“If you plan to use confidential information, plan on using Azure,” Elliot said.

(Microsoft has said it plans to enable security and confidentiality policies on Azure OpenAI as it does for other Azure services.)

Finally, don’t allow employees to ask OpenAI ChatGPT questions that disclose confidential enterprise data, Elliot said. “Issue clear policies that educate employees on inherent ChatGPT related risks.”

AI and search wars

Founded in 2015, OpenAI had the backing of investors such as Elon Musk, Amazon Web Services (AWS), Infosys, YC Research, and Altman, who became OpenAI CEO in 2019, the year the company went public.

Other early investors included Microsoft, which plowed $1 billion into OpenAI in 2019, and last Monday announced plans to make an additional multi-billion dollar investment. Microsoft also announced its Bing search engine is being upgraded using GPT-4, the latest version of the AI language model built by OpenAI.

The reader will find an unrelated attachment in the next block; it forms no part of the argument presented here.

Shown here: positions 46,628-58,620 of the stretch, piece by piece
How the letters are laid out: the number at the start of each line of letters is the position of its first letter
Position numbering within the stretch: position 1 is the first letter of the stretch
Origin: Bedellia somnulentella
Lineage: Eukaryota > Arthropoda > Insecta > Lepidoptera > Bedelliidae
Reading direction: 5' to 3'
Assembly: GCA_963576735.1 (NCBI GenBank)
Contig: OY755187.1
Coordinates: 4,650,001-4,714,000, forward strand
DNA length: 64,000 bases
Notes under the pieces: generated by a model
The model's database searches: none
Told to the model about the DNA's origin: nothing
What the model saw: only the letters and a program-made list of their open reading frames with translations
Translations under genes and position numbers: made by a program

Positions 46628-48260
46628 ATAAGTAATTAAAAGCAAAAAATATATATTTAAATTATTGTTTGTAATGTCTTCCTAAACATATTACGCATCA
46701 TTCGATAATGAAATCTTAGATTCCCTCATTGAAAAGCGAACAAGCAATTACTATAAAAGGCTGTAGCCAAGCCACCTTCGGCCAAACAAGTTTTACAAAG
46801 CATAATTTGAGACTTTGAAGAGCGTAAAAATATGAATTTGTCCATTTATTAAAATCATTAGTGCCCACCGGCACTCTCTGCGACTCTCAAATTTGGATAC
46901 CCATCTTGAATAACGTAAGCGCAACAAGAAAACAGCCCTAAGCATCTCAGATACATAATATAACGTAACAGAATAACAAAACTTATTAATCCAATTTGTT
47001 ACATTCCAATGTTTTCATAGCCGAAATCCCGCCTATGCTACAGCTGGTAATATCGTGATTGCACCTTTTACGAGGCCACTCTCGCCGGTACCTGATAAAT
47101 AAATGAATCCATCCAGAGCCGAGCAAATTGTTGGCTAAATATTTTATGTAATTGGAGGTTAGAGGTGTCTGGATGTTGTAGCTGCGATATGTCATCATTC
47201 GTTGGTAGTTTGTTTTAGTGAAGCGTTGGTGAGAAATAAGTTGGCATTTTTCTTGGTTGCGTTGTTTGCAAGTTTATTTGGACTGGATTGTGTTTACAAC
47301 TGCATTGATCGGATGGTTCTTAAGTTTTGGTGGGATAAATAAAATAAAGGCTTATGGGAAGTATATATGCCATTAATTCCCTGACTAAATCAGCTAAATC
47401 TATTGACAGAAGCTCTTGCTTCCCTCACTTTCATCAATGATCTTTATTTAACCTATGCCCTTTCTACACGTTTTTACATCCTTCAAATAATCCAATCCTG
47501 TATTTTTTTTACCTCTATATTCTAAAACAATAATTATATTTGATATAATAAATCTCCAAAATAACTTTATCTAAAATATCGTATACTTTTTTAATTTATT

That announcement started something of a search chatbot war between Microsoft and Google. Microsoft hopes its use of GPT-4 will give Bing a boost over Google’s long-dominant search engine. Google just announced its own flavor of chatbot technology called Bard. It is a conversational AI service powered by a technology called Language Model for Dialogue Applications (or LaMDA for short).

Preply, a global language learning platform, published the results of a study that compared the intelligence of Google to ChatGPT. Preply assembled what it called “a panel of communication experts” who assessed each AI platform on 40 intelligence challenges.

The challenge showed ChatGPT beating Google 23 to 16, with one tie. Google, however, excelled basic questions and queries where information changes over time.

Copyright © 2023 IDG Communications, Inc.